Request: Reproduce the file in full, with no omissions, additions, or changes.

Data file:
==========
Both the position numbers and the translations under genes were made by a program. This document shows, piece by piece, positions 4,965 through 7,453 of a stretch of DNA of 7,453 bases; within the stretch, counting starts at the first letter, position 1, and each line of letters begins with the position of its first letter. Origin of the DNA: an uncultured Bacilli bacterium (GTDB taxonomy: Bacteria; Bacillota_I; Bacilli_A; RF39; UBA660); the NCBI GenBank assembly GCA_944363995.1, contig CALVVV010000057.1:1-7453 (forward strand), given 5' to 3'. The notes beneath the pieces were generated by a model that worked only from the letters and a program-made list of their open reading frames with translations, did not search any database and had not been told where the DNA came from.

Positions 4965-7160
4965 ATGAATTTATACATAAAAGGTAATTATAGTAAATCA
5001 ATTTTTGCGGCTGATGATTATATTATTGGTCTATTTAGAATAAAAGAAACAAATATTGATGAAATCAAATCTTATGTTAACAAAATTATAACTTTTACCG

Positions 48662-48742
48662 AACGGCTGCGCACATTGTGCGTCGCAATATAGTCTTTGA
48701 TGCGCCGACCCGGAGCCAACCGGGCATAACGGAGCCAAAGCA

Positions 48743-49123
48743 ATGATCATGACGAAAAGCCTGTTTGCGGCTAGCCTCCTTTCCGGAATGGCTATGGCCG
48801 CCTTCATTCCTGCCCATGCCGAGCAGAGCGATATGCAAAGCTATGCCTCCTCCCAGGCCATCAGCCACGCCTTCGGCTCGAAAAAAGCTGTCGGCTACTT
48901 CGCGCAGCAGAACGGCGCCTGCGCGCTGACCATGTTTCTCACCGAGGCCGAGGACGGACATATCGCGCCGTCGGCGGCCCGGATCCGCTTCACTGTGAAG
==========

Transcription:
Both the position numbers and the translations under genes were made by a program. This document shows, piece by piece, positions 4,965 through 7,453 of a stretch of DNA of 7,453 bases; within the stretch, counting starts at the first letter, position 1, and each line of letters begins with the position of its first letter. Origin of the DNA: an uncultured Bacilli bacterium (GTDB taxonomy: Bacteria; Bacillota_I; Bacilli_A; RF39; UBA660); the NCBI GenBank assembly GCA_944363995.1, contig CALVVV010000057.1:1-7453 (forward strand), given 5' to 3'. The notes beneath the pieces were generated by a model that worked only from the letters and a program-made list of their open reading frames with translations, did not search any database and had not been told where the DNA came from.

Positions 4965-7160
4965 ATGAATTTATACATAAAAGGTAATTATAGTAAATCA
5001 ATTTTTGCGGCTGATGATTATATTATTGGTCTATTTAGAATAAAAGAAACAAATATTGATGAAATCAAATCTTATGTTAACAAAATTATAACTTTTACCG

Positions 48662-48742
48662 AACGGCTGCGCACATTGTGCGTCGCAATATAGTCTTTGA
48701 TGCGCCGACCCGGAGCCAACCGGGCATAACGGAGCCAAAGCA

Positions 48743-49123
48743 ATGATCATGACGAAAAGCCTGTTTGCGGCTAGCCTCCTTTCCGGAATGGCTATGGCCG
48801 CCTTCATTCCTGCCCATGCCGAGCAGAGCGATATGCAAAGCTATGCCTCCTCCCAGGCCATCAGCCACGCCTTCGGCTCGAAAAAAGCTGTCGGCTACTT
48901 CGCGCAGCAGAACGGCGCCTGCGCGCTGACCATGTTTCTCACCGAGGCCGAGGACGGACATATCGCGCCGTCGGCGGCCCGGATCCGCTTCACTGTGAAG